The camera work in the game Insanely Twisted Shadow Planet

Insanely Twisted Shadow Planet is a 2D shooter with an outstanding visual style (and this is where my description ends since I am yet to try this game, even though I already bought it). In this 10mn video, Ryan Meyer explains how the camera system he wrote for the game works.

Bret Victor – Seeing Space

Following on his previous talks on data visualization and programming interfaces, Bret Victor presents the idea of what he calls a “seeing space”, meant to improve understanding of problems in the context of collaborative engineering.

Seeing Spaces from Bret Victor on Vimeo.

Volumetric light scattering

Here are a couple of links on how to render light scattering effect (aka. volumetric shadows):


Developing for the Oculus VR

In January, Oculus shared a list of recommendations for a good VR experience as a PDF, and kept updating them since then: Oculus VR Best Practices Guide.

More recently, Tom Forsyth gave a talk at GDC 2014 where he gave some guidelines on what to do, what not to do, and what they haven’t figured yet about making VR experiences. The talk is available in the GDC Vault: Developing VR Experiences with the Oculus Rift.


Michael Abrash of Valve gave a talk about the near future of VR: What VR could, should and almost certainly will be within two years. Much of it deals with the notion of “presence”, the sensation of actually being in the virtual world, and what makes or breaks it.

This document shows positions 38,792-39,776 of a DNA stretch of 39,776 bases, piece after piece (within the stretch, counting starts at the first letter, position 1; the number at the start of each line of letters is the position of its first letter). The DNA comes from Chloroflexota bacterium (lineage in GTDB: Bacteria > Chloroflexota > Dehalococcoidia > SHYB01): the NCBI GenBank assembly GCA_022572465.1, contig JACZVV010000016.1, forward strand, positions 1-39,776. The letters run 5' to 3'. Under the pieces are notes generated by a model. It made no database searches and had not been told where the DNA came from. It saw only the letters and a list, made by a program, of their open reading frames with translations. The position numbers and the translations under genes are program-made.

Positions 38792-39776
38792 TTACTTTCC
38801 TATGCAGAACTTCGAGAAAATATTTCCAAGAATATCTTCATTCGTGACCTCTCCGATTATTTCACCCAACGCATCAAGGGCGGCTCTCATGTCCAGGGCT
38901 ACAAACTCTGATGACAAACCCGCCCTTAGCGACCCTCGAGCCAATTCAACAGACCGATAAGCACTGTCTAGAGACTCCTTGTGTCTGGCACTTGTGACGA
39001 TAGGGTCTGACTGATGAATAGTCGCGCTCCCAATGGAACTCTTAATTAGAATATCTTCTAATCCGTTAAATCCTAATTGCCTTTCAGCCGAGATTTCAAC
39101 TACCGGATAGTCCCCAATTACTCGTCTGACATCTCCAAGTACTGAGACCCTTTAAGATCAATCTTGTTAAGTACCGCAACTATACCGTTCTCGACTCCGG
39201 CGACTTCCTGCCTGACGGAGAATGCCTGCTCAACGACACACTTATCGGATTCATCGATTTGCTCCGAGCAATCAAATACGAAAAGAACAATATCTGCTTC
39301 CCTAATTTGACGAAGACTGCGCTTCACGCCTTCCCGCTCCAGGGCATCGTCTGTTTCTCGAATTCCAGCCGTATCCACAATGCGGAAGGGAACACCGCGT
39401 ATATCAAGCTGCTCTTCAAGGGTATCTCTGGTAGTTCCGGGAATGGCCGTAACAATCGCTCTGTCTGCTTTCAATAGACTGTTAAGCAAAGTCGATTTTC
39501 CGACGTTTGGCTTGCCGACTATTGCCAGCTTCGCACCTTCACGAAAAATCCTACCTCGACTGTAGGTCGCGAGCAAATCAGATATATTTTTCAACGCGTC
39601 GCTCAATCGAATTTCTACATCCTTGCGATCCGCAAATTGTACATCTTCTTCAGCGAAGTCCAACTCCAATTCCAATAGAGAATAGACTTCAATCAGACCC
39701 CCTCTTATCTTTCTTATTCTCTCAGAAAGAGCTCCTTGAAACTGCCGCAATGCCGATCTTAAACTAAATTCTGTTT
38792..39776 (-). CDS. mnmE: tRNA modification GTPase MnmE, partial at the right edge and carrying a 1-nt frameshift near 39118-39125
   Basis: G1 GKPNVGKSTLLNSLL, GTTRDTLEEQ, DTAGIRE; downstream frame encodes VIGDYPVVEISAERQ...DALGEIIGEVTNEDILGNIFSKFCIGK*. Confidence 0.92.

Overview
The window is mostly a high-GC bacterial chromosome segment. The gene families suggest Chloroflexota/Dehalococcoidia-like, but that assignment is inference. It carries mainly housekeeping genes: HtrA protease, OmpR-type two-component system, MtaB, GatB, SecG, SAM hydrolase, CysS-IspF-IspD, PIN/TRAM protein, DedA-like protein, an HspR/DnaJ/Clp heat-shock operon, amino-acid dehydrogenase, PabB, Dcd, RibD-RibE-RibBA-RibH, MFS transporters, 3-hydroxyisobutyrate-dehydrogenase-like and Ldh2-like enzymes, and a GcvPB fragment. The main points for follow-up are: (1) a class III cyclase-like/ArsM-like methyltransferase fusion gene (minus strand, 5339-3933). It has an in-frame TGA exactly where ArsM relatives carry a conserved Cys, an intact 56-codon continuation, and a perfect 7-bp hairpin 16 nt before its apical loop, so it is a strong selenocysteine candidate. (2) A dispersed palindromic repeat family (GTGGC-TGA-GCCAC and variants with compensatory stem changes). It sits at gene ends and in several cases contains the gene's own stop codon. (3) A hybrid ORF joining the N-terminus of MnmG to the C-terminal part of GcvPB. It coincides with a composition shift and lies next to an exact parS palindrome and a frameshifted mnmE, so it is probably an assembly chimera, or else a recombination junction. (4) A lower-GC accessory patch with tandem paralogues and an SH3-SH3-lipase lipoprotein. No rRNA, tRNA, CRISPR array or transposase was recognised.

Lighting and atmospheric effects in Reset

I’m a bit late to the party, noticing that , co-founder of Praxis, wrote a series of articles presenting an overview of the tech involved in the rendering engine he’s writing.

Shading and atmospheric effects in Praxis’ engine

The results are visually impressive, so it’s very unfortunate he doesn’t give more details. This video in particular, showcasing real-time atmospheric effects is outstanding.

The Art of Framing Primer

In a much less detailed way than the cinematography analysis I previously mentioned, yet still very interesting, the film-making site Mentorless covers the visual composition used in the independent film Primer. The article, The Art of Framing Primer, outlines in particular how simple techniques allowed to make up for the extremely low budget (the film was completed for $7000).